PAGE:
As OWNI’s Nicolas Kayser-Bril explains:

Network analysis has become a popular topic in several newsrooms. Channel 4 produced Who Knows Who, a database of relationships linking British personalities. In Hong Kong, the South China Morning Post launched Who Runs HK?, a similar project. These interfaces, although run by journalists, remain closed, and cannot be linked to open formats.
On the geekier side, Little Sis is another database of relations. It’s collaborative, open and has its own API. 57,000 people appear in there, with close to 300,000 connections. The only problem that remains is the bits of information in Little Sis are not validated and only an alert mechanism (flagging) allows for fighting disinformation. Given the sensibility of such a project, it is very likely that lobbyists will take over and, at some point, game the system.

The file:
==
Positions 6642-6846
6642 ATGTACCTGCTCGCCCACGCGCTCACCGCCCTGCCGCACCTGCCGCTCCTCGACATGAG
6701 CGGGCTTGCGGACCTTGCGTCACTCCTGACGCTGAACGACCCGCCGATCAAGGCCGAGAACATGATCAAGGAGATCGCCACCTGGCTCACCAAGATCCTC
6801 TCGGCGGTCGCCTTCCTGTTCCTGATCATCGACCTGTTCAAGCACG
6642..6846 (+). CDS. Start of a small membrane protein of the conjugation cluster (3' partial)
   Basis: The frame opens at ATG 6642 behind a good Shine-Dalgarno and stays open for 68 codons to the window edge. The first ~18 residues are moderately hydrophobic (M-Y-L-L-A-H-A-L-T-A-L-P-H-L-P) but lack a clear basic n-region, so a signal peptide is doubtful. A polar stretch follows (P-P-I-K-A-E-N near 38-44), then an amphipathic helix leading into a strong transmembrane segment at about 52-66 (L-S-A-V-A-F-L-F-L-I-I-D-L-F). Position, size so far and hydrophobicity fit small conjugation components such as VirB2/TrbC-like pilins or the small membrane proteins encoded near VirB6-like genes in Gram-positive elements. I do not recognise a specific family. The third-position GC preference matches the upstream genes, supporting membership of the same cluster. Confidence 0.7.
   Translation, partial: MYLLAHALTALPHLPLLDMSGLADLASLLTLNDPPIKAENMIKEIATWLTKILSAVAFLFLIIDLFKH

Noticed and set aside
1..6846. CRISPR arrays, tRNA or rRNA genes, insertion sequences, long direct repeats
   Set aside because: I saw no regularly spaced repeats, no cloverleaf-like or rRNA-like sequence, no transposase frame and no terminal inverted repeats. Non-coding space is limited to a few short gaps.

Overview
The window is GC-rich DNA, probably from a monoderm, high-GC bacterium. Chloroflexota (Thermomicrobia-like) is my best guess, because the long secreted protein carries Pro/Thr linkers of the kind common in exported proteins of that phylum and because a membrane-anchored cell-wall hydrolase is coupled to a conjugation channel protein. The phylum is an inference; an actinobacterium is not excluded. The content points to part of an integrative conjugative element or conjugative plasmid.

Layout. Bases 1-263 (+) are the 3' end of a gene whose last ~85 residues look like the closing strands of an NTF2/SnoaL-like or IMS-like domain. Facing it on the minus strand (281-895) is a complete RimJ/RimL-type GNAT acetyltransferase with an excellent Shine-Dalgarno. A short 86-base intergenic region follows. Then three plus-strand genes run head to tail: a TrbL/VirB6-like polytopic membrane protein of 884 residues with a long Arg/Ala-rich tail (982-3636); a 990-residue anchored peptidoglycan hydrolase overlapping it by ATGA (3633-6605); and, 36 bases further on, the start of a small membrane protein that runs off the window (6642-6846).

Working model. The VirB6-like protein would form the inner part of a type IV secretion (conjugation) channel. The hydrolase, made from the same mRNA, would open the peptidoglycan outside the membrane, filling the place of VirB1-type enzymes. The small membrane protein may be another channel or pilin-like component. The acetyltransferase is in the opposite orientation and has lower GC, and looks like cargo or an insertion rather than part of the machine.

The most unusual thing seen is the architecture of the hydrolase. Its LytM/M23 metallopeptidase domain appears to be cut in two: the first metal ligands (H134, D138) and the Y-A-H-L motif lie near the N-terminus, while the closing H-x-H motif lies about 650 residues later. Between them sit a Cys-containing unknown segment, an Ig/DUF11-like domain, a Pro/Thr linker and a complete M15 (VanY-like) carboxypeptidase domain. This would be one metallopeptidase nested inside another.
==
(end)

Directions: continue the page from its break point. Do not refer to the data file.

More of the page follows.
So what to do? How about create your own? And make it Open Source.
OWNI teamed up with Transparency International, Zeit Online and Obsweb (Metz University) to develop Influence Networks, a self-described “open-source, collaborative directory of relationships between people, institutions and companies. Each relation has its own level of trustworthiness, so that facts can be distinguished from noise.”
The code-savvy among us can download the source over on GitHub. The rest of us can use the collaboration’s install at InfluenceNetworks.org.
For details on how all this works, check Kayser-Bril’s post announcing the launch. In it, he gives examples of how it can be used, and how the information submitted to it is verified.